Liturgy is neither about man celebrating himself nor a communal tool used as a power base for freedom movements not of God. Worship, rather, presupposes man according to the Christian cosmology and anthropology. As such God, creation, man (body, soul and spirit), sin, human weakness, death, judgment, heaven and hell are not outdated modalities to be considered as doctrinal or liturgical accretions along the long path of a distorted development in an institutional Church now in need of systematic, modern revamping.

These doctrinal truths are irreformable substantive constituents of the Catholic faith which have always appeared in bright relief across the whole of liturgy, Scripture, Magisterium and history and must continue to do so until the Second Coming of Christ. They are fundamental elements in the story of true human, personal deliverance and the power that derives from poverty of spirit, meekness, long-suffering, gentleness and love born of living Jesus Christ, and Him crucified.

Since liturgy is both man’s service in his blessing of God and God’s descent to man wherein the two meet in a living encounter of truth, it is impossible that God would enter into a white-washed, one dimensional monologue at man in the otherwise dynamic process of His visitations. Liturgy is the burning bush, and it is burning so that man might be saved from himself and his tendency towards self-destruction. Far from being “negative theology”, sin, death and the actual threat of eternal damnation are simply one side of the Christian coin. The other is hope, glory, the beatific vision of God: the magnificent and real salvation of a humanity – and a universe – that is really lost and really in need of a deep rooted, genuine, permanent freedom.

In view of this truth about the state of man, Professor Fagerberg rightly describes liturgy as “a needle pulling thread” in and out between heaven and earth. That is because, to use a modern turn of phrase, God, heaven and glory are the “up-side” of religion while man, constituted as he is according to the Christian revelation, suffers from the constant syndrome of his own “down-side”. Matter and spirit are interrelated in the drama of man’s attaining true freedom. Any attempt to eliminate the immortality of the soul, sin, evil, judgment, heaven and hell from the Christian understanding of deliverance is to vitiate the religion itself. It consists of man’s whole relationship with God – and with all its parts intact. Attempts to whitewash these elements from the liturgy is to falsify Catholic worship thus causing the needle to cease passing anywhere, altogether. This latter Cardinal Ratzinger repeats again and again when commenting on the need for a genuine liturgical reform: liturgy must be essentially true to its own raison d’etre.

Despite the enthusiasm over modern man having “come of age”, it is especially obvious in the present century that he has become, if anything, more vicious and on a wider scale than ever before. In view of this man’s need for true worship is equally more urgent than ever before. Through it he is fed body, soul and spirit with what touches his need most radically. True worship embodies and conveys a reality significantly deeper than what reason alone grasps, although reason certainly responds to the doctrinal content of the texts that worship employs.[11]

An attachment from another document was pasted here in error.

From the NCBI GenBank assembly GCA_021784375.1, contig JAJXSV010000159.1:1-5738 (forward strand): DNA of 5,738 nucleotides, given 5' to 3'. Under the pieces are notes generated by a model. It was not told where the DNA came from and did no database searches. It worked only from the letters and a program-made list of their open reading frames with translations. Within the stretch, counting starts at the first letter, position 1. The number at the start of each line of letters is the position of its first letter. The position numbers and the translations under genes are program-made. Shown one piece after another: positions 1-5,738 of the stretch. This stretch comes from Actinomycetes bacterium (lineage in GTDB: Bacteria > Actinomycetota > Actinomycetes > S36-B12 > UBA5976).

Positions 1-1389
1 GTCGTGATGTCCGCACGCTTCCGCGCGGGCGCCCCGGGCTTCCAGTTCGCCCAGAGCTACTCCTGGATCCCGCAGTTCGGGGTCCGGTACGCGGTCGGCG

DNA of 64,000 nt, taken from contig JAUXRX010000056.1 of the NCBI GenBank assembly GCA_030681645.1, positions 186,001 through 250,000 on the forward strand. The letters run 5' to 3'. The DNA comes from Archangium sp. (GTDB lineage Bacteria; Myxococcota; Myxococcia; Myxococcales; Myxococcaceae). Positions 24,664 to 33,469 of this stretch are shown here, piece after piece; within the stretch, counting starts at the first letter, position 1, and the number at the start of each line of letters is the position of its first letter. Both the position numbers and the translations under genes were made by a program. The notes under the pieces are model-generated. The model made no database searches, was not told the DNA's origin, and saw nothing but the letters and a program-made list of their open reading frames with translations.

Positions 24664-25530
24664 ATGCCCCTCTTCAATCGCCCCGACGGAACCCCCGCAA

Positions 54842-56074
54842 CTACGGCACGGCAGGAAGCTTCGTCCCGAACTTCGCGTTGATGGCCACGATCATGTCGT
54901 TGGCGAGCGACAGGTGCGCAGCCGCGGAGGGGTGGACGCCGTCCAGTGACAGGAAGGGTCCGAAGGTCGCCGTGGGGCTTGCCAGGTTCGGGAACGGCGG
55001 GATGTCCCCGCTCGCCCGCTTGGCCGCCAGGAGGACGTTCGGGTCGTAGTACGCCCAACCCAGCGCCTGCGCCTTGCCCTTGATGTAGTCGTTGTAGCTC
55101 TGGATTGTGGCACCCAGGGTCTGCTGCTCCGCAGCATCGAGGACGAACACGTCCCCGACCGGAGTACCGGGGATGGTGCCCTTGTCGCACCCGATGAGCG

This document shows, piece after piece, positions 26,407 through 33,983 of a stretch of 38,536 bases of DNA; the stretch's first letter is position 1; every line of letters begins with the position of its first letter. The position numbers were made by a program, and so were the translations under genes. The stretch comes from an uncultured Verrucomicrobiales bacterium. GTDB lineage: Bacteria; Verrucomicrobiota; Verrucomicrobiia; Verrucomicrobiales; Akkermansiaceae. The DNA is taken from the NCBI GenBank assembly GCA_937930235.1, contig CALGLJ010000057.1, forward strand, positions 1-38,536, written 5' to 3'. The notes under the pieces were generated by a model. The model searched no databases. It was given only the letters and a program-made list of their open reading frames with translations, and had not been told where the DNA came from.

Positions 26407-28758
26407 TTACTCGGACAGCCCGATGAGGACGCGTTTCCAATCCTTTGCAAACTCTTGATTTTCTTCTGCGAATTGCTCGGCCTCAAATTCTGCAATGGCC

In his book Salt of the Earth, Cardinal Ratzinger speaks about a transformation that has taken place in Catholic worship:

In our form of the liturgy there is a tendency that, in my opinion, is false, namely the complete “inculturation” of the liturgy into the contemporary world. The liturgy is thus supposed to be shortened; and everything that is supposedly unintelligible should be removed from it; it should, basically, be transposed down to an even “flatter” language. But this is a thoroughgoing misunderstanding of the essence of the liturgy and of liturgical celebration. For in the liturgy one doesn’t grasp what’s going on in a simply rational way, as I understand a lecture, for example, but in a manifold way, with all the senses, and by being drawn into a celebration that isn’t invented by some commission but that, as it were, comes to me from the depths of the millenia, and ultimately, of eternity.[12]

In Feast of Faith, Cardinal Ratzinger quotes the German scholar H. Gese on current problems in liturgy. Gese is opposed to the new tendencies because they violate what man needs and is given by the liturgical dimension of his life:

Let no one imagine that we can help man by cutting down on the sacramental dimension. The reverse is the case. People have been cutting down for a long time now, and this is what has caused so many misunderstandings. The only way really to help is to expound this central service of worship fully and in a positive spirit. And as for experimentation, it is least appropriate where the liturgy of the Lord’s Supper is concerned…[13] [emphasis in original]